A soon-to-open exhibition is taking a close look at the fraught diplomatic relationship between the United States and Cuba through state-sponsored architecture. At New York's Simon Preston Gallery, artist Terence Gower is showing a series of collaged prints and sculptures that interrogate the U.S.-Cuba diplomatic relationship. This is the second in an installation series that centers American diplomatic architecture in an effort to understand U.S. international relations; Havana Case Study is backed by Gower's two years of archival research in Havana, Cuba and stateside. In the late 1940s, the U.S. went on an embassy building spree, tapping leading modern architects to design buildings that portrayed the U.S. as "an open, dynamic, and cooperative modern country.” Gower, who's based in New York, picked these buildings to understand how the U.S. government's aspirations and ambitions have changed over time, and what modifications to the embassy buildings reveal about both the U.S. and host countries' priorities. One work, Balcony, is a full-scale rendering, in rebar, of the U.S. ambassador’s balcony in Havana, Cuba's capital. According to the gallery's press release, the balcony is "a symbol of diplomatic stalemate and [its] political and economic fallout." When the building opened in 1953, critics zeroed in on the fact that the balcony posed a security risk to the ambassador, as everyone would know his exact location. The building closed in 1961 when the U.S. and Cuba halted diplomatic relations, and the balcony, Gower claims, symbolizes the diplomatic limbo between the two countries in the 1960s and 70s. (Today, under President Obama, the building sports at U.S. flag once again.) Rebar in its naked form is a common construction material in Cuba, but here, in an apt metaphor for diplomacy, the material makes Gower's sculpture seems permanently under construction. Havana Case Study opens on Sunday, November 6 and runs through Friday, December 23, 2016. Gower is giving a gallery talk on November 17; see Simon Preston's website for more information.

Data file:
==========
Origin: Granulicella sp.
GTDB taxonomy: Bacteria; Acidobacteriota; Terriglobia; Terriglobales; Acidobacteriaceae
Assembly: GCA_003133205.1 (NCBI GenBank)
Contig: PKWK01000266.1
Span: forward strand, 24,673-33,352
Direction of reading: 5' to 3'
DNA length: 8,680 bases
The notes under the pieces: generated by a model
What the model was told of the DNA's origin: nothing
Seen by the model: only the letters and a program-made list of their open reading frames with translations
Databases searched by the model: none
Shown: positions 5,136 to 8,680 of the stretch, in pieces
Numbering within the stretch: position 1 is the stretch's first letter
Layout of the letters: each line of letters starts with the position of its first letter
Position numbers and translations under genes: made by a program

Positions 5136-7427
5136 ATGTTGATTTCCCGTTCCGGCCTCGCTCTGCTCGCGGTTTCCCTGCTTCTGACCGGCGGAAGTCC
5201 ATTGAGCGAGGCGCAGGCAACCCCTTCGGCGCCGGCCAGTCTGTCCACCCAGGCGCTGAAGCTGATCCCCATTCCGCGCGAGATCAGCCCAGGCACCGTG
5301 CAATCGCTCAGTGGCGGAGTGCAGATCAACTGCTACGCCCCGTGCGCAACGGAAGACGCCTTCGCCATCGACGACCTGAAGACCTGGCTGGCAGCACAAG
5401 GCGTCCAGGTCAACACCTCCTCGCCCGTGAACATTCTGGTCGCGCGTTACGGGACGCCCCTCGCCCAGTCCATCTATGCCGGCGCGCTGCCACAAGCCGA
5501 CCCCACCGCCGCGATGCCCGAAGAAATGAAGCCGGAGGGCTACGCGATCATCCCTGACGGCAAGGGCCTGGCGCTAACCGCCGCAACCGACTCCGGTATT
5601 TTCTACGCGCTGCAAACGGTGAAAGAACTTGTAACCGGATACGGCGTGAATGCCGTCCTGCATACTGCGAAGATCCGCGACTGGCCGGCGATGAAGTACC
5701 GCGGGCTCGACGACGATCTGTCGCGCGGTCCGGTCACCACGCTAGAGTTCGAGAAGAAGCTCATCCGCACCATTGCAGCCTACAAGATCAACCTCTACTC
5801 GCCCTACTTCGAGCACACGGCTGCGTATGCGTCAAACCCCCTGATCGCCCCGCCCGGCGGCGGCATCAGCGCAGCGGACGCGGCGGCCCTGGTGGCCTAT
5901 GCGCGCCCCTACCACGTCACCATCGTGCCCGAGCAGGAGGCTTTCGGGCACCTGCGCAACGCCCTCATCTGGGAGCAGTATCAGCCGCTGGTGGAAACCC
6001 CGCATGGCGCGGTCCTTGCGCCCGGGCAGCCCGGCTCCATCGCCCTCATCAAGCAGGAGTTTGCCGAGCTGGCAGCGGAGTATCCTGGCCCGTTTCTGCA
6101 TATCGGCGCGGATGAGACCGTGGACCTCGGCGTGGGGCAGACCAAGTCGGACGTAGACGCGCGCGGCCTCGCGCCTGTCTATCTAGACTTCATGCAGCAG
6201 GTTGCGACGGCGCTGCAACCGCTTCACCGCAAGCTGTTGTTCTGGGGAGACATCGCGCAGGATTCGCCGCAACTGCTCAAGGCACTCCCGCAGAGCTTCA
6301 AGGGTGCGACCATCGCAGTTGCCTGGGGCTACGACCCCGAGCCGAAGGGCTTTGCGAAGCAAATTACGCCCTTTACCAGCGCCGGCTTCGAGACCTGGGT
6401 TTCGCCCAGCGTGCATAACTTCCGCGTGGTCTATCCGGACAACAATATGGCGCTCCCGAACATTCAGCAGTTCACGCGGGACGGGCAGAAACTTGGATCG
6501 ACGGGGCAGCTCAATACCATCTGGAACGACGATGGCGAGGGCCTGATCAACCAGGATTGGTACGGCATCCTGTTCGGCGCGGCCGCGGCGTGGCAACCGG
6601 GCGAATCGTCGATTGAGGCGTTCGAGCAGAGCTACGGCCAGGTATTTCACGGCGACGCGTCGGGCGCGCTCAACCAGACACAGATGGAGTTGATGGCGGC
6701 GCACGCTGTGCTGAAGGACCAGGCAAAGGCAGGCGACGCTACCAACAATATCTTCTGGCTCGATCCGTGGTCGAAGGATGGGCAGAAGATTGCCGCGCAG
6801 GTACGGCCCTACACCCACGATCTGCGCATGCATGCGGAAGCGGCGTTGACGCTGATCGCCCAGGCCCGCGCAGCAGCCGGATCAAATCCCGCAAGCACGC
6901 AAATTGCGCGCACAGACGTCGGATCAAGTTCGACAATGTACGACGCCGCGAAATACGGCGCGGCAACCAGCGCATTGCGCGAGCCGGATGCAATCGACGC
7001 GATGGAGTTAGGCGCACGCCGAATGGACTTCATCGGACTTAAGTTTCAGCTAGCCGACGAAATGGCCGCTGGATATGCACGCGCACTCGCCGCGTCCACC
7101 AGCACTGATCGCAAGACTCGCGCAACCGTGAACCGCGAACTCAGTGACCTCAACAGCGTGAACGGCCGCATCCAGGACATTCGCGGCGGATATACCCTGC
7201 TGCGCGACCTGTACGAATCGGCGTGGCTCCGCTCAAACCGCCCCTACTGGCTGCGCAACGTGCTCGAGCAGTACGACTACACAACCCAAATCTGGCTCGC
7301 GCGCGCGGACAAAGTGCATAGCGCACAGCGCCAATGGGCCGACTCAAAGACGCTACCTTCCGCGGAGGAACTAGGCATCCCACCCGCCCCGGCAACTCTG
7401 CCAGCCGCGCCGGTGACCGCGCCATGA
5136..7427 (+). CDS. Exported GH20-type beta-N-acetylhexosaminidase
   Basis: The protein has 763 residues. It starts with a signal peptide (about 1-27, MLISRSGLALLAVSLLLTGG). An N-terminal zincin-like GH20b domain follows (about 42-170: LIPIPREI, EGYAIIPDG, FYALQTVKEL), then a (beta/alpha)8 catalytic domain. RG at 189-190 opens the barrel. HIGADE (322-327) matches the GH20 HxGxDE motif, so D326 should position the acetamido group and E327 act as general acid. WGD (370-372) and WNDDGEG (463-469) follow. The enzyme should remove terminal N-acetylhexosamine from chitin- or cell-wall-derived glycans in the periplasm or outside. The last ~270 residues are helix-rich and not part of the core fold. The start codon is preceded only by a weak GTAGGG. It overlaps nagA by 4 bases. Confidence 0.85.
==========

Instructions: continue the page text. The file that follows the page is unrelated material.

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Beyond the Supersquare: Art and Architecture in Latin America After Modernism at the Bronx Museum is the most exciting and challenging architecture and urbanism exhibit in New York at the moment. The focus of the exhibit is the influence modern architecture and architectural thought has had on contemporary art in the Caribbean and Latin America. But while it features the work of artists and not primarily architects, all the works selected by Bronx Museum Executive Director Holly Block and Independent Curator María Inés Rodriguez were chosen for their insights into architecture and the immediate challenges of the region's exploding urbanism. In addition the museum has commissioned artist Terence Gower to create SuperPuesto, a colorful outdoor temporary pavilion that creates a modernist space in which visitors can immerse themselves in the themes highlighted in the show. The Architect's Newspaper, along with New York architects Carlos Brillembourg and Belmont Freeman, both of whom have personal and professional roots in the region, will host a reception at the museum this Tuesday, September 16 from 6–8:00p.m. We will also walk across the Grand Concourse and visit Superpuesta and meet the artist, Terence Gower. View more images from the exhibition in AN's recent Portfolio piece here.